What’s more, the sunlight you get while snowboarding helps produce vitamin D, which is essential for healthy bones—especially in winter.
It Will Improve Your Balance and Coordination
Balance is the ability to control your body’s position. It improves body awareness, thereby reducing the risk of injury in workouts or everyday activities, such as going up or down the stairs.
It’s also the main requirement of snowboarding. As you get more skilled in the sport, your ability to balance and coordinate muscles increases, too.
You use different parts of the body in a smooth, efficient, and harmonious way. So, you’ll have better control over your movements.
Body coordination decreases as you get older, but snowboarding—which requires harmony of muscles—can improve it considerably.
Snowboarding Can Relieve Stress and Enhance Your Mood
Almost 75% to 90% of the patients who visit a doctor suffer from stress-related illnesses. Especially during winter, many people suffer seasonal depression and other mental disorders due to lack of sunshine.
Being in nature and inhaling fresh air into your lungs is highly stimulating, and outdoor activities like snowboarding are great workarounds for those mental problems.
Strenuous exercises like snowboarding help in more excretion of endorphins in the body. This valuable substance, also known as “happy chemical,” is a great mood enhancer. It gives us a feeling of joy, peace, and harmony with life.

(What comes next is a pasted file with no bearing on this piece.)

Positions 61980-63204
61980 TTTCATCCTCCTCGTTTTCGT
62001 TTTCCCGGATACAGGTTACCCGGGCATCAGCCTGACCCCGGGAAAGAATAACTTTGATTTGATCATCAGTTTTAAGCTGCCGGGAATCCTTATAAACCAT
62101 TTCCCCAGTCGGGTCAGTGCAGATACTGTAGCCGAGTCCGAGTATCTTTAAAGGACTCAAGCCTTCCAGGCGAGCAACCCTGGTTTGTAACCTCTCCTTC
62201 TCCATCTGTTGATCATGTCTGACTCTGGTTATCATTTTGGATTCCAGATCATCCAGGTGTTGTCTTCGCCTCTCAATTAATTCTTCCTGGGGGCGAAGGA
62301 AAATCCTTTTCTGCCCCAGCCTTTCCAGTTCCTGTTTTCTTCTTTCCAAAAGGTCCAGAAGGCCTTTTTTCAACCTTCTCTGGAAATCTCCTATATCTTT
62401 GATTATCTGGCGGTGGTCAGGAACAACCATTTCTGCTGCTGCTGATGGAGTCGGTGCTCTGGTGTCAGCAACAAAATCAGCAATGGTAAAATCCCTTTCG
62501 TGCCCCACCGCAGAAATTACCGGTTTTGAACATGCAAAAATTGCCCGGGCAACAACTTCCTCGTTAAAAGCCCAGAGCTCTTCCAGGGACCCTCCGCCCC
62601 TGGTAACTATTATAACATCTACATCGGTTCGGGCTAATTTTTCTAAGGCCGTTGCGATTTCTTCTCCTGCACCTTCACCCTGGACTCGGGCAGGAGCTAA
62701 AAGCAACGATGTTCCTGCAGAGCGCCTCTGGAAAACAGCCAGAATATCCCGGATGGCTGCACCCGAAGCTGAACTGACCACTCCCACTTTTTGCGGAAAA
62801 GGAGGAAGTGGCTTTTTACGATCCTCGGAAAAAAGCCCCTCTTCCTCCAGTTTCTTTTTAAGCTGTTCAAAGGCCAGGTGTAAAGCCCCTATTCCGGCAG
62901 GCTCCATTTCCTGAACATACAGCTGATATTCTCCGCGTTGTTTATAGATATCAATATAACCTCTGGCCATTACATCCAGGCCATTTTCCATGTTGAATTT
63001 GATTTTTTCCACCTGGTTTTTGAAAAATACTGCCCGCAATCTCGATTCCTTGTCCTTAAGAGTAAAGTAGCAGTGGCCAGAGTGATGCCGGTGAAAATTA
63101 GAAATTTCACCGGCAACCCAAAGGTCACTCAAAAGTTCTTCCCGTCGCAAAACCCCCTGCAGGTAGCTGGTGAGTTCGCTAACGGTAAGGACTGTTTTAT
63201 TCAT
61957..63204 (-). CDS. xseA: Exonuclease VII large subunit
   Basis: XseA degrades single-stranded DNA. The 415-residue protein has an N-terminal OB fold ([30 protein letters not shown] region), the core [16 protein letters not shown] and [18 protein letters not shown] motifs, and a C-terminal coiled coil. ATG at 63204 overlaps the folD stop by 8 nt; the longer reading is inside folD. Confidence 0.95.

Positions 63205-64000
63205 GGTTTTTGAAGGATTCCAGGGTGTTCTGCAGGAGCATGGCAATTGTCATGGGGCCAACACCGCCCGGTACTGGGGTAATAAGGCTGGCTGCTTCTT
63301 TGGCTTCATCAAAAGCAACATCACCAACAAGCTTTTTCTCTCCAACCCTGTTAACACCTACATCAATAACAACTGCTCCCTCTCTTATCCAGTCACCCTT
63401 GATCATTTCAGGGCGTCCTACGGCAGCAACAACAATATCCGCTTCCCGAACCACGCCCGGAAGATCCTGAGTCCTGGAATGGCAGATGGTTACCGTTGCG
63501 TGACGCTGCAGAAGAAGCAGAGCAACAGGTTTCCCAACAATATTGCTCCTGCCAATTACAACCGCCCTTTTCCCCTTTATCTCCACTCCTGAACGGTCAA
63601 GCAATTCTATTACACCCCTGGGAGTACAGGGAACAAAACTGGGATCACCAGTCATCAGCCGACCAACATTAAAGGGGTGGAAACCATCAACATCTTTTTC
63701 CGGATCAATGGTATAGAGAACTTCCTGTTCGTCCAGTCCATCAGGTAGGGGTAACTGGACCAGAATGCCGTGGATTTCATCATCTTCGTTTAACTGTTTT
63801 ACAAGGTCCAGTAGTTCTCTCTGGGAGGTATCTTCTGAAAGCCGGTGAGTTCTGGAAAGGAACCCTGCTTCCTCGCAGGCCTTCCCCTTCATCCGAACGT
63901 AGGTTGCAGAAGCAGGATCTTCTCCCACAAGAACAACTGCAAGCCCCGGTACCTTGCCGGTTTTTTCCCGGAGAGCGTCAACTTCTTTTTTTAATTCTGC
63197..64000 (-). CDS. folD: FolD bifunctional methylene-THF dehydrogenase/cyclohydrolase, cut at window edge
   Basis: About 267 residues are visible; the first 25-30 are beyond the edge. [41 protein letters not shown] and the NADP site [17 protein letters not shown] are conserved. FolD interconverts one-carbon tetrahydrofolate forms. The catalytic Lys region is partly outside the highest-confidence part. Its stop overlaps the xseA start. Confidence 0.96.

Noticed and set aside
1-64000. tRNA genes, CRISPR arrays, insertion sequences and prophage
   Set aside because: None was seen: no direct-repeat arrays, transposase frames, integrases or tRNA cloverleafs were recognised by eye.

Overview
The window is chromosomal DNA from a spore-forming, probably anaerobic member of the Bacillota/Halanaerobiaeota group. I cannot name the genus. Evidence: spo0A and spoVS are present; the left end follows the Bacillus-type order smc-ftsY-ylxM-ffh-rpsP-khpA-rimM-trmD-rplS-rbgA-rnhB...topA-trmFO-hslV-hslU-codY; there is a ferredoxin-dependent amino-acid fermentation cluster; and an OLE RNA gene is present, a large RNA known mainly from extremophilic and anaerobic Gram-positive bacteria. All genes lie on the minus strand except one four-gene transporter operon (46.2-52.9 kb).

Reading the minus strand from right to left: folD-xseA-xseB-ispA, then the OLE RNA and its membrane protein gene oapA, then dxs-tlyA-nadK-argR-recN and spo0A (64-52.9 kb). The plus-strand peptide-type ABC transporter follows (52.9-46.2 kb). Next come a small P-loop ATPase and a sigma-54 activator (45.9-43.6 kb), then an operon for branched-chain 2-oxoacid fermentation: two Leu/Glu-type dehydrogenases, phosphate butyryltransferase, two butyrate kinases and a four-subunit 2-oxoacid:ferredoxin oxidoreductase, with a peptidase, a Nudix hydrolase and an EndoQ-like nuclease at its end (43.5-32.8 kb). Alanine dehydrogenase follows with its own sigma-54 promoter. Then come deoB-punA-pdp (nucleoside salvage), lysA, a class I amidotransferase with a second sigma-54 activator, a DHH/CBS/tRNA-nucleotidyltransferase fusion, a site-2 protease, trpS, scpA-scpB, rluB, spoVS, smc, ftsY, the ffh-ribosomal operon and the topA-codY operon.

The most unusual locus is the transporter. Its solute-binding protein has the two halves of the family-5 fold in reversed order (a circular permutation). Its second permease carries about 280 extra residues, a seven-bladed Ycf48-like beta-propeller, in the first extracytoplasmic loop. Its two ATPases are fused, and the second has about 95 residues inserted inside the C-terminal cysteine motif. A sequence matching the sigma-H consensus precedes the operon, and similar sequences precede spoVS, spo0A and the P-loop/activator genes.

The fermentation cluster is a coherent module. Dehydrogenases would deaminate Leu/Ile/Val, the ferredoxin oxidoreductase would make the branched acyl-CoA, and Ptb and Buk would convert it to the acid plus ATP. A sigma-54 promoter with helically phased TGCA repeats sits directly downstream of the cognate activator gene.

Endorphins also act like morphine to reduce pain and trigger the good feeling of “runner’s high,” a short, highly relaxing state of euphoria occurring after intense or lengthy exercise.
Snowboarding Can Boost Your Immune System
According to studies, stress can harm the immune system. But snowboarding can nullify its negative effects by releasing endorphins and reducing stress.
Studies indicate that endorphins can positively affect several immune functions like antibody production and white blood cell multiplication. Besides, the special receptors on the surface of white blood cells rely on this substance to function correctly.
Tips To Improve Your Snowboarding Techniques
Although fun and exciting, snowboarding can get frustrating if you don’t improve, especially if you’re doing it with weight loss in mind.
The following techniques help you level up your snowboarding skills.
Pros like Romi Kristl say that snowboarding requires persistence to reduce your weight.